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How to Make an Underground Oven (Dirt Oven DIY)

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We are now prepared for the coming Zombie Apocalypse. And if the Mayans ever get it right, we’re ready for them, too. We wouldn’t have been back in 2012, but NOW we can be secure in the knowledge that we are going to survive. No, we haven’t stockpiled weapons, but we DO have a really cool underground oven! Yep, we can cook in the dirt. It’s no microwave, but it makes for very tender pork ribs, that’s for sure!
  • how to make an underground oven dirt oven diy, how to, outdoor living
First we (and by we, I actually mean the men in the family) dug a hole in the ground wide enough to accommodate the grill racks. Ours was 5′ by 1½’ and 2½’ deep. They used bricks to lift the racks off the ground and leave room for the hot coals. Then the sides were built up with cinder blocks so it was completely lined all the way around. I’m more of a visual learner, so here you go:
  • how to make an underground oven dirt oven diy, how to, outdoor living
The next step before putting the food on the racks and closing up the oven is to build a roaring wood fire in the pit. Let it burn high and hot (continually) for 2 hours and then rake out the coals until there’s no flame and it’s just coals and ashes under the racks. While the fire is burning, it’s time to prepare the meat! Just look at that beautiful rack of pork spare ribs! Make a tasty dry rub and massage it into those babies! Then wrap the racks tightly in at least 3 layers of foil, making sure there is no meat exposed. When the fire is out, place the meat on the racks. Be careful- it is REALLY hot in there!
  • how to make an underground oven dirt oven diy, how to, outdoor living
  • how to make an underground oven dirt oven diy, how to, outdoor living
So now that your fire is burned out and you put your foil-wrapped ribs in on the grates, it’s time to commit. There’s no going back after this point, so be sure everything is ready and in there! (We should have done our corn on the cob and beans in here, too. Next year.) Place a sheet of tin over the oven and then grab a shovel- it’s time to bury it all! Cover the whole thing in 4″ of dirt.
  • how to make an underground oven dirt oven diy, how to, outdoor living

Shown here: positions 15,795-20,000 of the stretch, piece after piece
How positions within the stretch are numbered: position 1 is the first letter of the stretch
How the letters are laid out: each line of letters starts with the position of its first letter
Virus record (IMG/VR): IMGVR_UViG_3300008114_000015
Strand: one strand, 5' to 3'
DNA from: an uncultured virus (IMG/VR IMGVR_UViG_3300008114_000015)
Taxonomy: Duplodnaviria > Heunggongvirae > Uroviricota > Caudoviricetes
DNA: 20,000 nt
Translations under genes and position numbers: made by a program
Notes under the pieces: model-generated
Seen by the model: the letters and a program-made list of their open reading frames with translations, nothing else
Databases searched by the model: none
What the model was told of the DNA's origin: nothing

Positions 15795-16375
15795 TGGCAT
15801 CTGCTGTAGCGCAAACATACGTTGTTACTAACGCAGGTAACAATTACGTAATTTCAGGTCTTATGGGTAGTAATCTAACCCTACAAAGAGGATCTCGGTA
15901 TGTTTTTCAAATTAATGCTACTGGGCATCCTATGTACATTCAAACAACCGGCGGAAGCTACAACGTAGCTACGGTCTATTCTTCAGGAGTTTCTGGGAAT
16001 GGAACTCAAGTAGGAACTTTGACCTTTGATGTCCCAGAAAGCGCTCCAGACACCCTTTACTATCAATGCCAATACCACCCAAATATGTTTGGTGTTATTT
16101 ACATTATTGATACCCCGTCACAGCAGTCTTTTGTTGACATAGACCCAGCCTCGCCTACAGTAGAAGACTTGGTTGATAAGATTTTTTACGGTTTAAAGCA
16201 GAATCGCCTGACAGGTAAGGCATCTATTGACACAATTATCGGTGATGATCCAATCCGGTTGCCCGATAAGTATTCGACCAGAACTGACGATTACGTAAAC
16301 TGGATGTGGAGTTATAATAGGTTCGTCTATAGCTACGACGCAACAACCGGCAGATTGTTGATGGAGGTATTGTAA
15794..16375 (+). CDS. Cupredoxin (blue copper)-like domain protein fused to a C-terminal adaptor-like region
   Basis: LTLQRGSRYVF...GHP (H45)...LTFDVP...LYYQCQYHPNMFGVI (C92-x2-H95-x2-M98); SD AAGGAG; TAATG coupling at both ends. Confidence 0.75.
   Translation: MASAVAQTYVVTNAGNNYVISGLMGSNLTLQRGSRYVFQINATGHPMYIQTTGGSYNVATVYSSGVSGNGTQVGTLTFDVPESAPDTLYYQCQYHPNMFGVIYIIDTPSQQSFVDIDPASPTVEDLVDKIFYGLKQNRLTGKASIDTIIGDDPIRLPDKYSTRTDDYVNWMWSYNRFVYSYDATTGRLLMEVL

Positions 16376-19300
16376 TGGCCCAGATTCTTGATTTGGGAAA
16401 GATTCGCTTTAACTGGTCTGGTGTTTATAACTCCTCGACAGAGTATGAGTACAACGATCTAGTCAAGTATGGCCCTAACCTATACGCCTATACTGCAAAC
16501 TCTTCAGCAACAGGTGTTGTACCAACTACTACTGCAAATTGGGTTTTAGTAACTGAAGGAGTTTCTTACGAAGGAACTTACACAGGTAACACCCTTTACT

Now, walk away and enjoy some family time for 2½ hours. Then send down the manly men to go dig up meat from the ground. This is very cool to them and they are happy to do it. Just like they are happy to play with fire. (Don’t tell them, but next year when we roast the corn and put the beans in Dutch ovens to cook, they will actually be taking care of the whole meal.)
  • how to make an underground oven dirt oven diy, how to, outdoor living
For more details, photos and an update, please visit my blog post link below!

To see more: http://www.365ishpins.com/vol-2-day-15-how-to-make-an-underground-oven/

  • Chey
    Chey Santa Fe, NM

    Thank you for sharing this. It brought back a lot of fond memories of pit cooking turkeys and hams every Thanksgiving for friends and family. The pit was big enough to cook at least 10 turkeys/hams at one time. Cooked overnight and the next

  • Sherry Fram
    Sherry Fram Charleston, AR

    We used this method every year for our family get together growing up! Haven't done one in a while! I think we'll need to do one this year! Thanks for reminding me!

  • Landsharkinnc

    Barbacoa done the right way!

  • Ben Press

    It's a terrible idea to use regular bricks and cement blocks for a fire pit because after 3 or 4 really hot fires they will start to crack and fall apart.

    • Nicole Burkholder
      Nicole Burkholder Murrieta, CA

      We're going on five years now and haven't had any trouble with the bricks. But you can certainly get fire bricks instead if you're concerned. This was kind of done on a whim with whatever was lying around in the garage. :)

  • Gail
    Gail Pensacola, FL

    Very clever and big!

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